A post from my Marvel blog of days gone by, this one the last part of a series on my earliest days at Marvel.
April 28, 2007 | 1:00 AM | By Tom_Brevoort | In General Today’s the wrap-up of our week-long series about my early days at Marvel, comprised mainly of half-remembered anecdotes about other odds-and-ends I found in my old files from this period.
I attended my first Marvel X-Mas party about a week after I started at the company–for cost-saving purposes, most of Marvel’s holiday parties in this era were held in January. The invitation at the left would have been from my second party, and I hung onto it because of the cool Matt Wagner Spidey illustration. By 1993 and the height of the comic book boom, these parties had grown to insane heights of extravagance, with twelve-foot ice sculptures of Spider-Man and other characters, and huge rented ballrooms. But at this point, sanity still prevailed for the most part.
The least-successful Marvel comic of the era–and possibly the worst-selling of all time–was a licensed title called STREET POET RAY. Somebody somewhere in the organization had seen the guy behind Ray perform or produce some of his pseudo-rap, and thought putting out a comic book would give Marvel “street cred”, as well as being an absolute cash cow. Didn’t work out that way. In fact, the artwork in STREET POET RAY was about the most amateurish to ever grace a Marvel book. Pretty much everybody in the editorial department knew that this was a venture foredoomed to failure, and a bit of an embarassment as well, but we were obliged to get it done. I myself had nothing to do with STREET POET RAY, but I did come across this doctored monster cover put together, if memory serves, by Paul Curtis, which very well summed up our feelings towards STREET POET RAY. This hung on my wall for awhile–you can see it if you look closely in the photograph I ran yesterday.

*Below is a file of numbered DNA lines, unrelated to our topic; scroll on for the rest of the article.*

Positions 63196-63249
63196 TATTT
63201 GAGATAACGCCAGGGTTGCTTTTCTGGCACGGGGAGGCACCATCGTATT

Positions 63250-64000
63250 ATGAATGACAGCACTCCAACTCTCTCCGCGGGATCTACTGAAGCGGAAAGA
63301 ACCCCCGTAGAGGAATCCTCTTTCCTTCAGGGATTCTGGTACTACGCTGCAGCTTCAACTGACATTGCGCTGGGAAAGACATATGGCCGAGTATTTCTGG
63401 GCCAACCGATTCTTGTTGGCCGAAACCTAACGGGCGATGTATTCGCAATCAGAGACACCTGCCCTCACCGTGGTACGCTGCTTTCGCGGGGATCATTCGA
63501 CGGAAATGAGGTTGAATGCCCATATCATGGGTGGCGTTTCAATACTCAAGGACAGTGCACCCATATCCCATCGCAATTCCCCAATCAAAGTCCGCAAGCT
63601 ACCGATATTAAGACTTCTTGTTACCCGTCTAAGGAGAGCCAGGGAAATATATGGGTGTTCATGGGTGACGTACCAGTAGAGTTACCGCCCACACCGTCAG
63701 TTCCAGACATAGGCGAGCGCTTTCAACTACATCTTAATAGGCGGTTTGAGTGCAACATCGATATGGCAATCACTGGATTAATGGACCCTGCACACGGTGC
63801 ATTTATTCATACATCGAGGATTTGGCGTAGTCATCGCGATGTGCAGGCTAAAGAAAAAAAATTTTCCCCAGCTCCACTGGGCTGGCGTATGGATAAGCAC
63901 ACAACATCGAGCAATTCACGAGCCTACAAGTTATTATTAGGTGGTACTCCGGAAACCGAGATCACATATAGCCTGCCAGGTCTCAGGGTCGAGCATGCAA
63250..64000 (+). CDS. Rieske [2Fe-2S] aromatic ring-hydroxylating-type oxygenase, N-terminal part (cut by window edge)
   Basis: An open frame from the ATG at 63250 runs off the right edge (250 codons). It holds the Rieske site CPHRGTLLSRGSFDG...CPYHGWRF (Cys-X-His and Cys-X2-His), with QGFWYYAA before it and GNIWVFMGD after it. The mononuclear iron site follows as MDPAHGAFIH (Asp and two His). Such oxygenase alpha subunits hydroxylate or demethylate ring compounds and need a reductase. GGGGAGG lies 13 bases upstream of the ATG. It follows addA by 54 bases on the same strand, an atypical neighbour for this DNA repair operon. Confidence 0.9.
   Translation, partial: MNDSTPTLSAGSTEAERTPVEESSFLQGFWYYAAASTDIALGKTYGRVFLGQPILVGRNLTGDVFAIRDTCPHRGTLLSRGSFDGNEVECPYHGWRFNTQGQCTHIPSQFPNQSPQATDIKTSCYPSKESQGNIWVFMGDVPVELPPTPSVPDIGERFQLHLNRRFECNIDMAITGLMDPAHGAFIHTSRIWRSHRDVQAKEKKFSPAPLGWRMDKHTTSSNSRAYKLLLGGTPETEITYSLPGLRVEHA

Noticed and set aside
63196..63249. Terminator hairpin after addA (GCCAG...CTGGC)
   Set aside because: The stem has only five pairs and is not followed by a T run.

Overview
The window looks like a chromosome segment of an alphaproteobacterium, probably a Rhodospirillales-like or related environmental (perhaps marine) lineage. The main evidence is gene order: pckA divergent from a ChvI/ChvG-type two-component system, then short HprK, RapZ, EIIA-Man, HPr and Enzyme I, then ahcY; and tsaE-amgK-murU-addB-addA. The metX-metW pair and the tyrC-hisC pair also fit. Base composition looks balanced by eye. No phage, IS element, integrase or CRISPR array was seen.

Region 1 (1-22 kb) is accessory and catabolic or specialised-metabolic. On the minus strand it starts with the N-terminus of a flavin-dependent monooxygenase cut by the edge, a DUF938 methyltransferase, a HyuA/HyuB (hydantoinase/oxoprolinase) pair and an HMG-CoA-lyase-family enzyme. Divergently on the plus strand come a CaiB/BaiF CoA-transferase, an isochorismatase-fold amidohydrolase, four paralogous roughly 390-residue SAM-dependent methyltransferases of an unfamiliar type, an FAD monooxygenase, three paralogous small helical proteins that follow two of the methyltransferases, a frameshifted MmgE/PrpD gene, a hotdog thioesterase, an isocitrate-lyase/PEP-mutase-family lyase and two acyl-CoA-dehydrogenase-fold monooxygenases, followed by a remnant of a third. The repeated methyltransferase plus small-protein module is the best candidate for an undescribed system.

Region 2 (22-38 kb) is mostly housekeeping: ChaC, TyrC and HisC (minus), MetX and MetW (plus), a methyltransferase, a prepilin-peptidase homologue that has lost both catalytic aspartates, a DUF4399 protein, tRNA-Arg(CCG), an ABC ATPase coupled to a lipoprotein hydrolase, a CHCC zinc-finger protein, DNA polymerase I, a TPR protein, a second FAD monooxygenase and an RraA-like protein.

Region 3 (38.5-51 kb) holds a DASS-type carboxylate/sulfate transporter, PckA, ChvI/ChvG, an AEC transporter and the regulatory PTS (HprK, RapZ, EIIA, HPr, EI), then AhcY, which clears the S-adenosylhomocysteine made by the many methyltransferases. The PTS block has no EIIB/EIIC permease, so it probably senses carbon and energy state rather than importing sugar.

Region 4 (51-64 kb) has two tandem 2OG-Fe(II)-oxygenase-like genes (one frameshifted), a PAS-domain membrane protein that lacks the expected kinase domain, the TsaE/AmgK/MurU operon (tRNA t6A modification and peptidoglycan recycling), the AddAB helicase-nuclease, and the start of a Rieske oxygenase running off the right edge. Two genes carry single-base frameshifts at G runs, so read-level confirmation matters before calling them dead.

I also mentioned earlier that Dwayne McDuffie was a sharp, witty guy. What i didn’t mention was that he was one of the biggest proponents for greater multiculturalism in comics–a desire that would eventually lead him to establish MILESTONE MEDIA and their line of comics a few years later. In his time at Marvel, Dwayne was an often-unheeded conscience when it came to the depictions of minority characters in the books. I remember how upset he was about the Spider-Man villain Skinhead, for example, who seemed a pretty blatant racial caricature.
At around this time, the Spidey character Rocket Racer had begun to make appearances again, and simultaneously Tom DeFalco had introduced Night Thrasher in the pages of THOR as part of the upcoming NEW WARRIORS team. Dwayne wasn’t especially pleased that this is what amounted to the most prominent representation of black characters at the time, so as a means of protest, he wrote up and submitted the attached pitch for a team title, TEENAGE NEGRO NINJA THRASHERS. The pitch was a biting satire on how black characters continued to be depicted, and is wildly funny while at the same time completely getting its point across–I thought it was terribly well-written.
Dwayne left staff shortly thereafter, to focus on his writing, and I inherited his desk and chair in Bob Budiansky’s office. In our regular conversations during the months I was his intern, it became apparent that his favorite Marvel characters were the Fantastic Four. I told Dwayne then that if I ever got to edit the series, I would get him to write it. It took another seventeen years, but Dwayne’s first issue of FF hit the racks just a couple weeks ago.